Wheeler’s surprise move at odds with the way he was talking a few weeks ago.

Has Reserve Bank Governor Graeme Wheeler seen the light on deflation risk? Or has he bluffed the market to get maximum bang for his buck with this latest rate cut?

For someone who had indicated a reluctance to cut as recently as a speech in Christchurch on February 3, he certainly made a big splash yesterday - surprising markets and pushing the dollar down sharply.


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Global market conditions have deteriorated further and locally concern about the dairy industry slump has skyrocketed.

Perhaps most significantly, the Reserve Bank's own quarterly survey of expectations in mid-February showed predictions for inflation over the next two years plunging to a 22-year low.

But there may be a mischievous element to yesterday's move. The power of monetary policy has been waning as rates around the world near zero and Wheeler needs to ensure his cuts drive the dollar down and shift market expectations.

The New Zealand dollar obliged yesterday, falling after Wheeler surprised the financial markets.

The kiwi fell to US66.30c as at 5pm yesterday from US67.78c immediately before the release and US67.26c on Wednesday.

"This is the second time in two years that we have listened to a speech by Graeme Wheeler and been stupid enough to pay attention to it," said BNZ Head of Research Stephen Toplis.

Will the Reserve Bank cut rates next week? And could your mortgage rates rise if they don’t? On The Economy Hub this week ANZ economist Sharon Zollner and Craig’s Investment Partners’ Mark Lister talk to Liam Dann about the rates outlook, Auckland house prices, dairy debt and falling business confidence.

ASB chief economist Nick Tuffley was also unimpressed, awarding Wheeler a "brickbat for the extent of the u-turn".

"Back then [February 3] the Governor essentially implied that people forecasting OCR cuts were responding mechanistically to low headline inflation," Tuffley said. "The tone of that speech suggested the RBNZ was a long way from contemplating an OCR cut, and will have contributed to the extent of market surprise."


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But he described yesterday's cut as prudent.

The move was also applauded by business groups and will no doubt please the Government, which is seeking to stimulate the economy through the dairy-driven slowdown.

Yesterday's cut increased the chance we could see rates go below 2 per cent for the first time, said Paul Dales, chief economist at Capital Economist in Sydney.

Most major banks are now picking one more cut this year.

Dales was one of the few economists talking up the prospect of a cut in his preview last week. He now says "there is a real possibility" we will see rates below 2 per cent.

"The RBNZ has clearly been spooked by the recent weakening in the outlook for the global economy, the strengthening in the New Zealand dollar and the fall in domestic inflation expectations," he said.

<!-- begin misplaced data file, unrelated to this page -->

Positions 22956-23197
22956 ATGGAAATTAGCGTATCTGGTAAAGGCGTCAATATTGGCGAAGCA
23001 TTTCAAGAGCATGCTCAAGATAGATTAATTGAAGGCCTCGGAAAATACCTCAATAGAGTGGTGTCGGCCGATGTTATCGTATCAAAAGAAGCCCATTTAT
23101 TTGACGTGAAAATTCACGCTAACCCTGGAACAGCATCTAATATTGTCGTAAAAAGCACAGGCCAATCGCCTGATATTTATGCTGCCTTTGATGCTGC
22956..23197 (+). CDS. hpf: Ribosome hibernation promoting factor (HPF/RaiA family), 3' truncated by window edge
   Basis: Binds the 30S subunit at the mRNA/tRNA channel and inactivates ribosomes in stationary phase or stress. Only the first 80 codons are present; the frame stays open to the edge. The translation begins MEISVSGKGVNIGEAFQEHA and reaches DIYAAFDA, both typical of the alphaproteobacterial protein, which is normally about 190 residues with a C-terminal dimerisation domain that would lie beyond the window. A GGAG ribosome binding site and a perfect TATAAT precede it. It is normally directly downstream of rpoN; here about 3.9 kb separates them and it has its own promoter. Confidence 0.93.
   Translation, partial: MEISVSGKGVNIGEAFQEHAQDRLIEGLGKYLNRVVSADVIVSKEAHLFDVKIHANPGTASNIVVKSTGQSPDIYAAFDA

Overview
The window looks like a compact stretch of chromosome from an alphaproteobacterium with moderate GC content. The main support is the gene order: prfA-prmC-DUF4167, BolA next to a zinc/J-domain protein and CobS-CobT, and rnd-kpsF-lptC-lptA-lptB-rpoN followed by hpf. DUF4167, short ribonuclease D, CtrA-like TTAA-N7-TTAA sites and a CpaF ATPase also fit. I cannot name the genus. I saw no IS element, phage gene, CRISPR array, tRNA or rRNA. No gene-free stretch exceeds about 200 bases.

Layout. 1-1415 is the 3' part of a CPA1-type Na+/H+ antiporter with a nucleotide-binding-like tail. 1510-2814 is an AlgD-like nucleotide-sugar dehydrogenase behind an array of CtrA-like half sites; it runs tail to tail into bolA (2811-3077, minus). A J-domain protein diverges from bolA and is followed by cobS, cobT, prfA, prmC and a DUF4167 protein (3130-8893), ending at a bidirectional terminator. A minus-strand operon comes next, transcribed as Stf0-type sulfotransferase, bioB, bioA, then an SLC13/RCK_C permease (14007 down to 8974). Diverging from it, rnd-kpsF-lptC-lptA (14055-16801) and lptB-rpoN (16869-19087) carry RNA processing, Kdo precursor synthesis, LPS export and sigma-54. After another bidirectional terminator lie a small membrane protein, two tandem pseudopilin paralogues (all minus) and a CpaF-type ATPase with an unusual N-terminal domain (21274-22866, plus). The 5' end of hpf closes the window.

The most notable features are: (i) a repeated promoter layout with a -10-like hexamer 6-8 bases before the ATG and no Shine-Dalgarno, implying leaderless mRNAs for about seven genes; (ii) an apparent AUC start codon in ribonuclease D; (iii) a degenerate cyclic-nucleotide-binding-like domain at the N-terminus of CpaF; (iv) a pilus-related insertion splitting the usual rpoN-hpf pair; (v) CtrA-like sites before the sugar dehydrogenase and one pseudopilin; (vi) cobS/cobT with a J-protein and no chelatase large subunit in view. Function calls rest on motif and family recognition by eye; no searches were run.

Globally there are growing concerns that Japan-style deflation might take hold in Western economies.

Wheeler stopped short of using the "D word" yesterday but his statement acknowledged the decline in inflation expectations and highlighted the risk that it could become self-fulfilling, driving inflation down further.

Further easing might be required to ensure inflation moved back towards the Reserve Bank target of 2 per cent, he said.

"Monetary policy will continue to be accommodative."

- Additional reporting BusinessDesk

What the cut could mean

Going down

The Reserve Bank surprised markets by cutting 25 basis points from the Official Cash Rate, taking it to a new record low of 2.25 per cent.

Governor Graeme Wheeler cited deterioration in the global growth outlook, dairy challenges and persistent low inflation as reasons for the cut.

He said cheap fuel and other imports continued to keep inflation low and he didn't expect inflation to reach the targeted mid-point of 2 per cent until March 2018.

But he said the domestic economy was still well supported by immigration, tourism and construction activity.

Will your mortgage payments fall further?

Don't count on any more big drops, bank economists say. Some floating rates moved down yesterday but the cost of borrowing in international markets has risen in recent weeks.

That means we're unlikely to see fixed rates fall much further. Some banks will use the OCR cut as an opportunity to get publicity with a special low rate but, longer term, a lower OCR is needed just to keep mortgage rates from rising.

The upside for many homeowners is that yesterday's cut allows those on fixed rates more time to lock in the best deals. So this cut will still assist borrowers and stimulate the economy. It may also still provide fresh impetus for Auckland's slowing housing market - a side effect the Reserve Bank does not want to see.